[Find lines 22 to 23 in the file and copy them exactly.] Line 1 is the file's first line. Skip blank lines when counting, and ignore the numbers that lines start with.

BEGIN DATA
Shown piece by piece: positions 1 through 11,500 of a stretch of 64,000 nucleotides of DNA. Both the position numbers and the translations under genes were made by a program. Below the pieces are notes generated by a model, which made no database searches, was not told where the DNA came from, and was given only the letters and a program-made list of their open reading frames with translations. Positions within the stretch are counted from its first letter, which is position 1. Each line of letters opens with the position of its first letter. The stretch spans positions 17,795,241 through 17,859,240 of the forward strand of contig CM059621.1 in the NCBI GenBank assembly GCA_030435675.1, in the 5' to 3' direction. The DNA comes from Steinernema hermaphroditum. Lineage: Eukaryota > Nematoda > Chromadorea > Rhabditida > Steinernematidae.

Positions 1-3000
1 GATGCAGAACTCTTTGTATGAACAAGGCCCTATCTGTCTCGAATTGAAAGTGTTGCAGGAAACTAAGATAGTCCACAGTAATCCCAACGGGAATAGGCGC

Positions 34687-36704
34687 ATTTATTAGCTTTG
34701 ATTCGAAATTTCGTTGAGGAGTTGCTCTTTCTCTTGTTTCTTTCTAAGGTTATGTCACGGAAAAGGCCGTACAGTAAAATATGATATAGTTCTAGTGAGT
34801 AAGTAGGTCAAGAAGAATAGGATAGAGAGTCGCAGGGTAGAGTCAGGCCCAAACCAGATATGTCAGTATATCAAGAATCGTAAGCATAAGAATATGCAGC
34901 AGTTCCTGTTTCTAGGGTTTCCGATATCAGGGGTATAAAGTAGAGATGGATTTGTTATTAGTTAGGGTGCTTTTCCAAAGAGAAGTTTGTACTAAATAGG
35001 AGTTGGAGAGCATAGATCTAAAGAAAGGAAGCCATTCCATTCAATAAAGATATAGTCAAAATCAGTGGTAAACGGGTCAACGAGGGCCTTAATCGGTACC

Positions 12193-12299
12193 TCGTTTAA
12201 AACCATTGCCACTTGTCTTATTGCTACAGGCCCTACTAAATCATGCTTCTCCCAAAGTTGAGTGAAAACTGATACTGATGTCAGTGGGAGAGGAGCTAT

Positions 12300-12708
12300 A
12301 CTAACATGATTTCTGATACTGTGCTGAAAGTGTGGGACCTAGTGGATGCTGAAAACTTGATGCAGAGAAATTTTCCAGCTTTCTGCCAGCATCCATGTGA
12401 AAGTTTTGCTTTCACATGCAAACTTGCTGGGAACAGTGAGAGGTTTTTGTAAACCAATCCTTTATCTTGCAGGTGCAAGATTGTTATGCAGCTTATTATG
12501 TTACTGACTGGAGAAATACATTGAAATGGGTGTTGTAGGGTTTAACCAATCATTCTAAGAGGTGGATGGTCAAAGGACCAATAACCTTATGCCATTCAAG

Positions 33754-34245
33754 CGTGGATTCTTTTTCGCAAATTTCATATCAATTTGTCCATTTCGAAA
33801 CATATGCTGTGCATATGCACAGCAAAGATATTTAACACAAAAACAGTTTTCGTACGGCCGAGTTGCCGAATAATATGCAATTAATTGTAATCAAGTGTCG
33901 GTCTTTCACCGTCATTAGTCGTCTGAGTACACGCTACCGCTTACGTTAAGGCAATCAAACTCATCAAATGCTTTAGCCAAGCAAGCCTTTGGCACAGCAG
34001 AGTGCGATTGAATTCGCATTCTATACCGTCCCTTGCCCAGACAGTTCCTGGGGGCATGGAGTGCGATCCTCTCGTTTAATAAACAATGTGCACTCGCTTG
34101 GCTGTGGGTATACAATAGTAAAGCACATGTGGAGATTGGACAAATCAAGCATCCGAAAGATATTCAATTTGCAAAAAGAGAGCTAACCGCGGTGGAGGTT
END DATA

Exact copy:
34001 AGTGCGATTGAATTCGCATTCTATACCGTCCCTTGCCCAGACAGTTCCTGGGGGCATGGAGTGCGATCCTCTCGTTTAATAAACAATGTGCACTCGCTTG
34101 GCTGTGGGTATACAATAGTAAAGCACATGTGGAGATTGGACAAATCAAGCATCCGAAAGATATTCAATTTGCAAAAAGAGAGCTAACCGCGGTGGAGGTT